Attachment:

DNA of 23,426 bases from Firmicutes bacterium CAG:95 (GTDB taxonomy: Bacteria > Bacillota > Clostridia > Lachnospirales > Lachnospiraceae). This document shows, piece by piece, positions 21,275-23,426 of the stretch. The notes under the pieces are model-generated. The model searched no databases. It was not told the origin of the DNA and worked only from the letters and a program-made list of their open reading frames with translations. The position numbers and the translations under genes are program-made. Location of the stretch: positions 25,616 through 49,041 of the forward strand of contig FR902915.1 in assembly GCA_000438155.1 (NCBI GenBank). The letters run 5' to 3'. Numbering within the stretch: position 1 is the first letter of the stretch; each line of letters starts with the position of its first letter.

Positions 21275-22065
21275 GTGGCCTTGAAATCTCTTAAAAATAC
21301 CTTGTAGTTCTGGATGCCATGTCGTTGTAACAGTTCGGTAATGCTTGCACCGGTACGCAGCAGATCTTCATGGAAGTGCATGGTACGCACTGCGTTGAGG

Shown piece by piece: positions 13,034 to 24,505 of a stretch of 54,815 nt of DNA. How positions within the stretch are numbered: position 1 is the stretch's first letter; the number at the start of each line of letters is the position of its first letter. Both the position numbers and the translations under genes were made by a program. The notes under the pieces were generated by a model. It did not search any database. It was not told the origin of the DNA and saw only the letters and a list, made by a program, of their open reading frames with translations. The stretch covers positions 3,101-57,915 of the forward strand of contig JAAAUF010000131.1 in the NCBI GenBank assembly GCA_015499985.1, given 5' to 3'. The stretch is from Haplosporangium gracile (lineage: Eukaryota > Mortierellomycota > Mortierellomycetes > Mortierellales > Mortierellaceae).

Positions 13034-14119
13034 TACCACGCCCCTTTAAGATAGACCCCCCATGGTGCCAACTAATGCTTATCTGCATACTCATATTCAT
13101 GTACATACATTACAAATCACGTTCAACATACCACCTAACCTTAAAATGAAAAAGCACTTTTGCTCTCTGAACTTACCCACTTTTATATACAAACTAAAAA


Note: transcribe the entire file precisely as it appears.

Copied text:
DNA of 23,426 bases from Firmicutes bacterium CAG:95 (GTDB taxonomy: Bacteria > Bacillota > Clostridia > Lachnospirales > Lachnospiraceae). This document shows, piece by piece, positions 21,275-23,426 of the stretch. The notes under the pieces are model-generated. The model searched no databases. It was not told the origin of the DNA and worked only from the letters and a program-made list of their open reading frames with translations. The position numbers and the translations under genes are program-made. Location of the stretch: positions 25,616 through 49,041 of the forward strand of contig FR902915.1 in assembly GCA_000438155.1 (NCBI GenBank). The letters run 5' to 3'. Numbering within the stretch: position 1 is the first letter of the stretch; each line of letters starts with the position of its first letter.

Positions 21275-22065
21275 GTGGCCTTGAAATCTCTTAAAAATAC
21301 CTTGTAGTTCTGGATGCCATGTCGTTGTAACAGTTCGGTAATGCTTGCACCGGTACGCAGCAGATCTTCATGGAAGTGCATGGTACGCACTGCGTTGAGG

Shown piece by piece: positions 13,034 to 24,505 of a stretch of 54,815 nt of DNA. How positions within the stretch are numbered: position 1 is the stretch's first letter; the number at the start of each line of letters is the position of its first letter. Both the position numbers and the translations under genes were made by a program. The notes under the pieces were generated by a model. It did not search any database. It was not told the origin of the DNA and saw only the letters and a list, made by a program, of their open reading frames with translations. The stretch covers positions 3,101-57,915 of the forward strand of contig JAAAUF010000131.1 in the NCBI GenBank assembly GCA_015499985.1, given 5' to 3'. The stretch is from Haplosporangium gracile (lineage: Eukaryota > Mortierellomycota > Mortierellomycetes > Mortierellales > Mortierellaceae).

Positions 13034-14119
13034 TACCACGCCCCTTTAAGATAGACCCCCCATGGTGCCAACTAATGCTTATCTGCATACTCATATTCAT
13101 GTACATACATTACAAATCACGTTCAACATACCACCTAACCTTAAAATGAAAAAGCACTTTTGCTCTCTGAACTTACCCACTTTTATATACAAACTAAAAA